Carrie Heitman as Diane Credit: Ken Paprocki

Carrie Heitman as Diane
Credit: Ken Paprocki

Hook and Eye’s production of The Summoners is a truly original piece and has some wonderful new ideas on telling a somewhat convoluted story about an America blanketed in thick apocalyptic clouds.

The play follows the town of Elmyra, Indiana’s residents, who seemingly by chance, witness a break in the cloud cover and see the first sighting of sun in years. The story telling is unconventional, bouncing through scenes and interviews with the residents as if watching a Law and Order episode piece together what happened and why. I struggled to understand what was going on as the piece also bounced through time. 

The Hobbs family is the main focus as each member grapples with dealing with the new found fame surrounding their witness of the sun. The Hobbs family, like the rest of Elmyra, is then asked by the government’s representative Joanne Whipplethorpe (Elizabeth London) to recreate, word for word, what they were doing when the sun came out and to do it in front of live television for America to see. Unfortunately, this is where the show got weird for me. In true 1984 fashion, the government then abuses the rights of the residents, parting them from family members and forcing them into continuous re-runs of the same scene in an unmarked government warehouse.

Family dynamic spins out of control as overbearing Mom, Diane Hobbs (Carrie Heitman) gets hysteric. Heitman was given a large dose of rock-bottom desperation to yell and cry about throughout the show, but I really wish I could have seen her happier. In fact, I wish I could have seen some more comedic relief as the show got darker and scarier and, frankly, stranger. There was no intermission, and the scene after scene of flash backs, interviews, and then side stories of what the other residents were going through got exhausting and felt long.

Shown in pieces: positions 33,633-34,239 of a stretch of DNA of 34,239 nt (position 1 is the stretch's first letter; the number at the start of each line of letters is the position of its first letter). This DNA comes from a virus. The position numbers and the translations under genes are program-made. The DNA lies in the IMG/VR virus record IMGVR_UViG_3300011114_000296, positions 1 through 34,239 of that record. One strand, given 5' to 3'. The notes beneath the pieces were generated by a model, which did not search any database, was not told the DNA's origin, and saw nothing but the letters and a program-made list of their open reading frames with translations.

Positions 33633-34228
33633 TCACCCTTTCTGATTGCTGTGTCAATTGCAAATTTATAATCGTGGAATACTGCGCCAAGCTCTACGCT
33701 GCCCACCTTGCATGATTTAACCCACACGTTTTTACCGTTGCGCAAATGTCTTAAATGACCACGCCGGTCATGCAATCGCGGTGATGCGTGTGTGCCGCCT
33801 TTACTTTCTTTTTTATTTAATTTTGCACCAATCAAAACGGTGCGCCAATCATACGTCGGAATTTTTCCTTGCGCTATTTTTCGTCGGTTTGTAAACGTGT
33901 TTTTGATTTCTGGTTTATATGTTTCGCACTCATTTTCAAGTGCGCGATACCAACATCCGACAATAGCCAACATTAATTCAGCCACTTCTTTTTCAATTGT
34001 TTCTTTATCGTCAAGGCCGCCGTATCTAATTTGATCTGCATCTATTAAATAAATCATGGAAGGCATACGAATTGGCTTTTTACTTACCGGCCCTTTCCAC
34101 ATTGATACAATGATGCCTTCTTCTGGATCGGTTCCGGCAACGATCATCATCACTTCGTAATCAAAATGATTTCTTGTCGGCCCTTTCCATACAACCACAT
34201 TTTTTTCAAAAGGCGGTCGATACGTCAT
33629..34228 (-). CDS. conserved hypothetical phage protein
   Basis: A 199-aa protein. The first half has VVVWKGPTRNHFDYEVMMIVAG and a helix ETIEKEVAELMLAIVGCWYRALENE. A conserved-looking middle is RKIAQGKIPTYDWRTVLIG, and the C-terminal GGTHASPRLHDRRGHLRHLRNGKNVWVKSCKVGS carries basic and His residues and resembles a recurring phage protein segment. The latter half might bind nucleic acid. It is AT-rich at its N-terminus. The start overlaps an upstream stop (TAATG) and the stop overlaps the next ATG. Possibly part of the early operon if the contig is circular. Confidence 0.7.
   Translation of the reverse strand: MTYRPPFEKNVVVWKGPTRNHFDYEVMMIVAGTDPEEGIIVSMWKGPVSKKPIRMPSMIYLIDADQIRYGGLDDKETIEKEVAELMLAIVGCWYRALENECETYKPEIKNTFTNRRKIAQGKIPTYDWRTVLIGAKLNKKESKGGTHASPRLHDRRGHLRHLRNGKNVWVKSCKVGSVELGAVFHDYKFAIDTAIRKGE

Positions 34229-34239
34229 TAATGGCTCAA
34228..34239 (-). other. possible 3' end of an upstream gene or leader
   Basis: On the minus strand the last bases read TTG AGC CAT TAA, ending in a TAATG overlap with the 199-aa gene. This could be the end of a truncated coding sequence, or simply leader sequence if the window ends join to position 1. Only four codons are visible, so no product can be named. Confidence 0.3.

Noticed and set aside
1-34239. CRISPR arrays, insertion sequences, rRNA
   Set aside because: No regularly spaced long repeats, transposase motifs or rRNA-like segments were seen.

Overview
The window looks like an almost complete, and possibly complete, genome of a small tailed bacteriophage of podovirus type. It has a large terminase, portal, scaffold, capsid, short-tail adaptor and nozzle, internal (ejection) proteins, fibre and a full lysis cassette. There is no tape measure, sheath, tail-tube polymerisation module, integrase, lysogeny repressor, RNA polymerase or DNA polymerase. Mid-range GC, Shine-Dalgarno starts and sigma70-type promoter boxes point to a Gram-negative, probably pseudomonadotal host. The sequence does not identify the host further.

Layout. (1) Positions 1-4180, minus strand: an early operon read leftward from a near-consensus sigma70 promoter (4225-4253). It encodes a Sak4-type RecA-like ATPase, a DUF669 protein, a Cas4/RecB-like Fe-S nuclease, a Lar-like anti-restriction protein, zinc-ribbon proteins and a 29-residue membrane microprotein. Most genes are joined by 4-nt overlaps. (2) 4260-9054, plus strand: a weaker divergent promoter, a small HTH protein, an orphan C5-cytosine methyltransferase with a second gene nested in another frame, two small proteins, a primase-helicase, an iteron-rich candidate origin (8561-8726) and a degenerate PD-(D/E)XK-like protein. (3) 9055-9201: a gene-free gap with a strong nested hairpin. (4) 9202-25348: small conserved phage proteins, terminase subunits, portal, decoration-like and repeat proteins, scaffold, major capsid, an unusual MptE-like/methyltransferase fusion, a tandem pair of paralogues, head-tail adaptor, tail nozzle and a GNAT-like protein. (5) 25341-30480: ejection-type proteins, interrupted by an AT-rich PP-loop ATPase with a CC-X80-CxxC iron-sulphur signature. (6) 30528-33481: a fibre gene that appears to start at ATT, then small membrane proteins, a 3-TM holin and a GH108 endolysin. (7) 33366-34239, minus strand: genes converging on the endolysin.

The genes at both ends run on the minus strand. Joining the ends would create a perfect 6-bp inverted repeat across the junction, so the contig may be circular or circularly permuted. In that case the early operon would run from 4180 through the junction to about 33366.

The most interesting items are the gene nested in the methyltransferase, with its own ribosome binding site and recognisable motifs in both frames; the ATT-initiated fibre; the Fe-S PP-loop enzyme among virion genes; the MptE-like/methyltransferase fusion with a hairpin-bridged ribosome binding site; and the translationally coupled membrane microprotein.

The ensemble work was well done and well cast, featuring a wide range of ages and body types. The costuming was economical –  the rest of the world was suggested with only a few costume changes. The use of media in the play was thoughtful and creative as different commercials for Whipplethorpe played throughout. The lighting by Johnathan Cottle was beautiful, I loved the use of small LED lights to create a sense of darkness.  The set was made of pieces of shipping crate and made excellent building blocks for creating a sense of movement and environment.

Had the show had a little more focus and been more streamlined, there would be potential for telling this sci-fi tale so that it had more of a poignant message. Some  comedic relief and a shorter run time would also improve the experience.  Overall, however,  The Summoners is a good example of a theatre company taking risks and creating a piece that is wholly original, and therefore, worth seeing.

The Summoners – Devised by Hook & Eye Theatre; Written by Gavin Broady; Directed by Chad Lindsey

WITH: Cynthia Babak (Walt Dufresne, Ensemble), Carrie Meitman (Diane Hobbs, Ensemble), Yasmeen Jawhar (Hannah Hobbs, Ensemble), Emily Kunkel (Cass Hobbs, Ensemble), Elizabeth London (Joanne Whipplethorpe, Ensemble), Christopher McMahon (Riley, Ensemble), Brian Robinson (Clayton Hobbs, Ensemble), and Virginia Venk (Gloria, Ensemble).

Sound Design/Composer Nick Moore; Lighting/ Set Design by Jonathan Cottle; Costume Design by Lisa Renee Jordan; Stage Manager: Hannah Johnson-Walsh. Presented by Hook & Eye Theatre. At The C.O.W theatre, 21 Clinton St., Manhattan; Through Feb. 1st. Running time: 1 hour 45 minutes. Tickets are $18 and may be purchased at